Hope Star from Hope, Arkansas on April 28, 1943 · Page 5
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Hope Star from Hope, Arkansas · Page 5

Hope, Arkansas
Issue Date:
Wednesday, April 28, 1943
Page 5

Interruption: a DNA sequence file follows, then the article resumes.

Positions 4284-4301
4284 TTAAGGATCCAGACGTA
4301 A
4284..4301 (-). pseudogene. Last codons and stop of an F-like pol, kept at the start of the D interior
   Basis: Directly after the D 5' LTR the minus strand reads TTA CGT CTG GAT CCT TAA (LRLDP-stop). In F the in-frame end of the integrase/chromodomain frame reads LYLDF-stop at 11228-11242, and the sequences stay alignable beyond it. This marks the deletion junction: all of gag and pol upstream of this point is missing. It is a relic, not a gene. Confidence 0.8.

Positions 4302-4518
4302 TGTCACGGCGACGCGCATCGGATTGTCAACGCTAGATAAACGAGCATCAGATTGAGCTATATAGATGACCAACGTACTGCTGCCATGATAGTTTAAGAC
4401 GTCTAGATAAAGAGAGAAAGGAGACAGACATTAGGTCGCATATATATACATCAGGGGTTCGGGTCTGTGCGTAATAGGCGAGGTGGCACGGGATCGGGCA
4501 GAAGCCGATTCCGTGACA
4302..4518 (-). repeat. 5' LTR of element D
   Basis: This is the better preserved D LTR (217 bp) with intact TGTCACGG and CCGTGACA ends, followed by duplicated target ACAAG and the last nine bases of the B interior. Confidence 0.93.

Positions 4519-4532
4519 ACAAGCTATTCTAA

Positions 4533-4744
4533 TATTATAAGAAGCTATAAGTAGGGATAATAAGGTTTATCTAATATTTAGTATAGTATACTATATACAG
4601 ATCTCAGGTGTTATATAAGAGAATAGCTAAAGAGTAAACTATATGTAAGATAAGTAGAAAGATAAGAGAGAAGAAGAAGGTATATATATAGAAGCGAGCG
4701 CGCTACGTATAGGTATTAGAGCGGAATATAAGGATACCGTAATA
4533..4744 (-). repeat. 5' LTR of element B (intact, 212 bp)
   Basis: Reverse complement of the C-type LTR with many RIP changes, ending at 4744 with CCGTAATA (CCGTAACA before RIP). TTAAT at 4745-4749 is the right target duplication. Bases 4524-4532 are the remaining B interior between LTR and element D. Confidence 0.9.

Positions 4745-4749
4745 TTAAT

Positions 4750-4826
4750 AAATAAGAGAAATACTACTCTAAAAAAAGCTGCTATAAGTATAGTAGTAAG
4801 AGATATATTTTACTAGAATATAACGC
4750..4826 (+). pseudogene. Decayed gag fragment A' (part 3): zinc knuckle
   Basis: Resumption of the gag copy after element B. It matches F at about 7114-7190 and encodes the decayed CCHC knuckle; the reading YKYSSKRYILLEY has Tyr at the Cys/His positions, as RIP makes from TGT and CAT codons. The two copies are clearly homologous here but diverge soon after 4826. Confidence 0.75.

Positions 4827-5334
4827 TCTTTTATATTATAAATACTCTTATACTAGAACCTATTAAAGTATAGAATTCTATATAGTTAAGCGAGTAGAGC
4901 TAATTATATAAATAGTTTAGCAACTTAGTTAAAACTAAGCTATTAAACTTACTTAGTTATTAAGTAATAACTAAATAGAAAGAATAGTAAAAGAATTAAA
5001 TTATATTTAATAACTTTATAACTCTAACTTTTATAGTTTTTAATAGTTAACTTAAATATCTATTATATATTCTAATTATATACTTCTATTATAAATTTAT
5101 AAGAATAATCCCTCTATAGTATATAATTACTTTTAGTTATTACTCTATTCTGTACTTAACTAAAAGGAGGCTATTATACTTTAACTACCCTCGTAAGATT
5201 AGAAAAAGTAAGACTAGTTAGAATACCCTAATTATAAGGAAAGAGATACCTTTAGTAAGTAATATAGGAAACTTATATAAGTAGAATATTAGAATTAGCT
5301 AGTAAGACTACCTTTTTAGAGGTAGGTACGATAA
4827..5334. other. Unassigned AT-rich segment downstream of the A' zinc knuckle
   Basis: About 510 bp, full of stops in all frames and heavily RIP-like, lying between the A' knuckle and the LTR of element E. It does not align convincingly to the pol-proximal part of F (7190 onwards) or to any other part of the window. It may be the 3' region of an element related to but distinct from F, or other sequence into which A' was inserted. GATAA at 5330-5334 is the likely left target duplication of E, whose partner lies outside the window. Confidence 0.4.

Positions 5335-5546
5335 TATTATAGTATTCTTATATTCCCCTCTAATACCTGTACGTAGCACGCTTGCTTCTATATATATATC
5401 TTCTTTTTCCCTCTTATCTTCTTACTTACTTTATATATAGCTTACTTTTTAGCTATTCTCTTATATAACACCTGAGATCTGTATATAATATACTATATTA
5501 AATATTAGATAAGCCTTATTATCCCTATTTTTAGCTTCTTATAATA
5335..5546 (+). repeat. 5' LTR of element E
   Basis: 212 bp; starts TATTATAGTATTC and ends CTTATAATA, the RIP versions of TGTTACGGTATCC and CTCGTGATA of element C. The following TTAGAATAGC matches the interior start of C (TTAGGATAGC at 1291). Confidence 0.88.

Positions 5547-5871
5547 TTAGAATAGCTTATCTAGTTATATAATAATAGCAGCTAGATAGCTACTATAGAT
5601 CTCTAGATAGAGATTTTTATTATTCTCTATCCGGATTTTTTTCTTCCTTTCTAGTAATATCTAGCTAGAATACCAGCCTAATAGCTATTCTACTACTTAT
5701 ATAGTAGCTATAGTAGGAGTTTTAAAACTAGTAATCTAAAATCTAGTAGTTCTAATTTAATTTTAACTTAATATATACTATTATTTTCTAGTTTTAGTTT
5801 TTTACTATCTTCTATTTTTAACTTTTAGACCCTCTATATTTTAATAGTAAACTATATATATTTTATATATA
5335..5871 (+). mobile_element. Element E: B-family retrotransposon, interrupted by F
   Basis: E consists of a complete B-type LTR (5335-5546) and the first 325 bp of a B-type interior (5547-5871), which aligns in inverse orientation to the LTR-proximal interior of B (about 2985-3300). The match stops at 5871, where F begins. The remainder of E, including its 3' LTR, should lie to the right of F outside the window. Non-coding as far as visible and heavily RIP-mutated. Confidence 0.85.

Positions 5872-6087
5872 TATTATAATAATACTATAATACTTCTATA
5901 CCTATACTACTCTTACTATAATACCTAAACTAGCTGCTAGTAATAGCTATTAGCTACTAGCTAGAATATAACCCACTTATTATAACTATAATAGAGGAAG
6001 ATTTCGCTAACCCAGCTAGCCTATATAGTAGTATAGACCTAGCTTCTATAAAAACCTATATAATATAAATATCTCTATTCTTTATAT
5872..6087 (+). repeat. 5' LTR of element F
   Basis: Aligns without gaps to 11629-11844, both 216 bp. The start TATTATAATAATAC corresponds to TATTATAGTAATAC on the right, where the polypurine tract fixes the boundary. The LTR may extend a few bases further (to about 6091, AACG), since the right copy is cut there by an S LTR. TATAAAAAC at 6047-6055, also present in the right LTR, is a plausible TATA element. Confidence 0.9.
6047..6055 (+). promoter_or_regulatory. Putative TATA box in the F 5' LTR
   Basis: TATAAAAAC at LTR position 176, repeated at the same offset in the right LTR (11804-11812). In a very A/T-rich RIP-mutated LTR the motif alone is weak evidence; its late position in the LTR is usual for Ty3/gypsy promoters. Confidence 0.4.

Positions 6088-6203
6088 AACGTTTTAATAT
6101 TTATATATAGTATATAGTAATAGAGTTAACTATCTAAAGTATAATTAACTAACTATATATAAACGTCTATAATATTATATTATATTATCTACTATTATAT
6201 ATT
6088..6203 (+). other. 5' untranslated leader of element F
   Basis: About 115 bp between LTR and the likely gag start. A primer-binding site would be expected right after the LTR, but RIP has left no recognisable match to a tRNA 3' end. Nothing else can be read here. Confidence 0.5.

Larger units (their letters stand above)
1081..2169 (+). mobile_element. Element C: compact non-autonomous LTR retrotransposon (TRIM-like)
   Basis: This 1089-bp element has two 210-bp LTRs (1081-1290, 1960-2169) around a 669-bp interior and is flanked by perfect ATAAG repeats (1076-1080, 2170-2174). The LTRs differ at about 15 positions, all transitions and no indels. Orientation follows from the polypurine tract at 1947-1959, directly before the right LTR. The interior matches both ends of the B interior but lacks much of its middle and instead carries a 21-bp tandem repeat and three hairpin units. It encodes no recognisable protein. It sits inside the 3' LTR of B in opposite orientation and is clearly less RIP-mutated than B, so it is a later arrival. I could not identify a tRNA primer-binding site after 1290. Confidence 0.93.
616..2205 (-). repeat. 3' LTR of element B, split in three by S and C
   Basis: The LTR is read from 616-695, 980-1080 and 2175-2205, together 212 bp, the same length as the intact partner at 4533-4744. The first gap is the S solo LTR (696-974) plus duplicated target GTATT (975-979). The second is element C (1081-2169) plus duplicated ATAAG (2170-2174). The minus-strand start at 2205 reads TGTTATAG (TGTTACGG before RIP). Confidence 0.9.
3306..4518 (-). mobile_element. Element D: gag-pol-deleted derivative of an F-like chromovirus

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Wednescidy, April 28, 1943 Relief for a Starved Europe Will Be Great Undertaking By John Colburn London, April 22 M 1 )— Feeding, nonllng mid clothing millions of iMiropcnns in ihc wako of an Allied invnsion will be the greatest, wel- aro nndcrlakiiu! in world history. Sixty to 75 percent of Europe's pro-war population of -100,000,000 Will require some form of relief— food, medical treatment or clothing — it is estimated by those who are arratiKin« to meet the demand. To Kd a mental picture imagine some 2. r >0,000,00() persons lined up one behind the other twice around the earth. That's just purl of the relief line that must be served by (In- United Nations after Axis bastions are conquered. Uncounted other millions will have to be cared for in western Russia. In the middle-east, an An- jjIoAmcricnn organization must continue an annual .supply of 1,000,000 tons of some H0,000,000 persons until normal commerce is resumed. Herbert H. t.ehman, director of Hie United State Office of Foreign Rleicf and Rehabilitation, has as- essential medical vaccines, serum and bandage will put a tremendous load on shipping facilities. An idea of shipping space needed can be sained from estimates of the Fifihting French that they will require 00,000 tons of foodstuffs the first month just to feed 12,000,00 children under 18 . Once in Europe, troops as well as relief workers will encounter the menace of disease which have swept the continent, especially the larger cities. Outbreaks resulted from inadequate food, lack of soap for bathing, crowded living quarters of families forced by bombing to share their homes; unheated barracks quartering "slave labor" and licp-riddon concentration camps. While refugees, liberated concentration camp occupants and workers in Germany's farm and factory battalions will be easier to return to their homes, relief observers here expressed belief that a 'temporary "freezing of population" would be necessary to ef- feclvely handle emergency relief activities. This would involve 10,- serled that "chaos and anarchy" I (100,000 to 20,000.000 persons would result unless the starving Timing of a United Nations of- peoplc are fed. His assistant, Hugh o H. Jackson recently described Ihc relief job as the most gigantic humanitarian task that has ever faced this world." Lehman's office and an Allied post-war requirements bureau in London have been working- together on emergency relief problems. All memcbers of the United Nations are represented on bureau committees except Russia. Three post-invasion relief periods nrc envisioned here by the bureau urn'in headed by Sir Frederick Lcilh-Ross: 11 > Period of war operations when regions will be under military control: (2>And li! months period of emergency relief and restoration of transport; f31Permanent reconstruction. Multitudinous intangible factors make it difficult to blueprint relief plans. One major point is whether ihere will he a 'jeneral, quick re- conquering of Europe or whether it will be a long, piece-meal process. A piecemeal reconquest would ease the knotty problems of transport and distribution of relief supplies. Population movement could be controlled better and relief administration organized more efficiently in small areas. But the planners do not underestimate the Germans. Their calculations take into consideration the possibility that the Nazis might make a daring countcrthrust at the British Isles, which would complicate transport. Precise details for Eui'open relief administration — amounts of food which will go to each person —are a closely guarded secret. Following is the general plan in its present stage: Military force will handle immediate distribution of food and medical supplies, following the North African invasion pattern. Civilian relief experts will take over when conquered areas are reopened. Supervision will continue only until local governments are reconstituted 'and can assume Ihc burden. Most supplies will come from the Unilod Stales, the British commonwealth and South America. Who will pay is an unanswered question. The flow of food to Kurope undoubtedly will mean tighter food ralioning in the United Slates and Great Britain, and available supplies will have to bo spread "thin" around the world. Relief supplies must be ready to follow the armies whether Ihey strike from the Baltic, across the English Channel, in western France or in the Mediterranean, at a time when Allied shipping will be desperately engaged. F.i"ht hundred ships were required to transport fewer than 500,000 men and supplies for the North African invasion. In a European invasion, the Allies must be supplied to meet a force of 2,000,000 men. Bare "iron rations" and the most fensive will determine whether the Allies will be able to take advantage of food rsources in Europe. An attack coming with the late- summer harvest season might, in the opinion of some observers, give the invader the crop before they -.vore conficated by Germany. If the Allies could utilize a substantial portion of the harvest, it would case for at, least three months the problem of shipping food-stuffs to Europe. In addition to distribution plans, agriculture also has top-billing on the list of post-invasion rehabilitation project. Although people arc starving by the thousands in occupied coun tries. German-regimented farms produced in 1942 only slightly less than in peacetime. .However,'when inyndins armies strike, agriculture will suffer and further complicate the already critical problem. Information here is that food production in 10'12 was down ten to fifteen percent from prewar levels when European countries generally were eron exporters. Nevertheless, in Belgium, Greece and Poland starvation has been acute and residents of other occupied countries as well a Germany are badly undernourished. Where arc the foodstuffs going': Aside from military demands, in dustry takes a great deal. Milk goes inlo 'plastics for airplanes: potatoes, apples and grain into alochol and synthetic rubber; and fats into lubricants and explo sives for bombs. So pressing was the Gorman need for grain for al colvil that production of beer stopped. To gel agriculture back on iU feel as fast as possible, training cou.-s.-e in mechanized agriculture have been conducted in Great Brit,, niii for Allied refugees. They wil return home as instructors. Post invasion plans call for utilizing disabled tanks and other motorizec armored equipment for plowing pulling farm implements as sooi as the .fields arc cleared of clashing armies. Livestock also presents a serious problem. Reductions of 11 million cattle 12 million pigs and 11 million slice) resulted in approximately 20 percent loss milk production and ou Ihc moat supply nearly one quart er. It was estimated that it woulc take five to six yctrrs to restore livestock to its pro-war level. Sceintists plan to meet this situation by imports of live animals and artificial incmenation. Lightning Punctuates A Sermon Liberty Hall, S. C. f/P)—Just when the preacher began his sermon in the Methodist Church here, a lightning boll struck in the roar of the pulpit and knocked him. down. He was not able to talk for some time. His song leader was also floored. -J Marigolds Will Victory Garden Among the quick-growing annuals which can be sown in Victory gardens at the same time with vegetable crops and given the same treatment as to soil and cultivation, are the modern marigolds. This is an American flower, not the Mary-gold of Shakespeare, which was the calendula, still called the "pot marigold." Spanish soldiers who followed Columbus to the new world took seeds of the flower we now call marigold home to Europe where they probably became confused with the cale'ndulas and acquired the same name. For centuries the marigolds of gardens were divided into the French, chiefly a small flowered, rather dwarf type, and the African, chiefly tall growing and large flowered. Neither originated in France or Africa in spite of: the names. Plant breeders in recent years have worked marvels in developing new types, both large and small flowered. They have even crossed the French and African types, and produced hybrids which make seeds, a feat which it was long thought would never be accomplished. They have also bred varieties from which the characteristic marigold odor, which is unpleasant to some, has been eliminated. Marigold seeds are rather large and soft. While the plants are quite hardy the seeds are apt to rot in cold, damp soil, so they should be sown about the same time that beans are put in. The tall, large flowered varieties should be given plenty of room to grow as inany will reach four feet in height - $nt} spread pver an area three feet 1 square. Sow thejp in rows, just as vegetables are $owu, or plant Thrive in Rows Marigold Goldsmith of Chrysanthemum Type them in a flower border surrounding the garden. They will not only decorate the garden, but will produce abundant cut flowers for use in the living room and on the dining table. The tall, large flowered African marigolds formerly produced flowers of great regularity, which have been compared to a rubber sponge in form. But now they can be had with blossoms like carnations, chrysanthemums, or of charming and decorative new shapes, unlike any other flowers. In color they range from a maroon and scarlet, through various tones of orange to the brightest of yellows. There are many excellent dwarf varieties of compact habit which can be planted us a border to garden paths. HOPE STAR, HOPI, ARKANSAS The World News Told in Pictures Swoose With Skeels Landings on either wheels or skis is the technique of the "swoose" developed by North American, at Dallas. Skis retract to allow landings. bweet bwimmer Cinema Cowgirl Film star Esther Williams, former swim champ, models new swim suit o£ cotton,' made strclchablc by double-lock stitch and inner lining. Toddi Sherman, movie newcomer, goes for western garb, and appropriately so, for her father is Harry Sherman, veteran Hollywood western films producer. • Victory in the Bismarck Sea (V. S. Army Air Forces Photo From NEA) In the glistening waters of the Bismarck Sea this Victory sign appeared as wake of a dodging Jap destroyer merged with oil sliclt (lower left) to form a V. Note bomb bursts at top of photo. Last Bubble Glittering Tank »*• :C Hollywood's last balloon—no •more due to rubber shortage— is used by Martha O'Driscoll in bubble dance for a new film. For a quick dry on its protective coat of paint, this tank is in a tunnel ot I«;ra-red lights. The rays dry the tank in four minutes, while ordinal y method would take a day. » _ t f" Half-Shot Croc on Guadalcanal Venice Bounce With dynamite as bait, no wonder these Guadalcanal soldiers bring home a crocodile as their catch. The boys explode the dynamite in the water to stun the tish and occasionally wind up wiui bigger results than they anticipated. American Rifleman in Tunisia What does a war worker do on her day off? , Well, Shelly Mitchel *r f romps in the surf at Venice, Calif., bounces a ball on her head, and makes pretty pictures for the newspapers to run. Short Snap Among the palms and sand dunes of Tunisia, an American soldier draws a bead on nis target with his Garand rifle LIBERATOR LOADS UP FOR A RAID ON NAZI EUROPE *T.«w^. 11...I...J;.- I .^ : .y* With a semi-circle of bombs ready to be loaded, this four-motored American 13-24 Liberator bomber gets set at a British base to go raiding German-qmmied. Ejaroue to join in groNyiuy air offensive ayainst the axis in Europe,, It's curtain time at the circus, now opening its 1943 season §| Madison Square Garden in New York sq periormef UeUji \yaUenda gets some last-minute help from Majof ^5i\? fefjorf JtitgL ^*S ing her c^ wader Die* b}|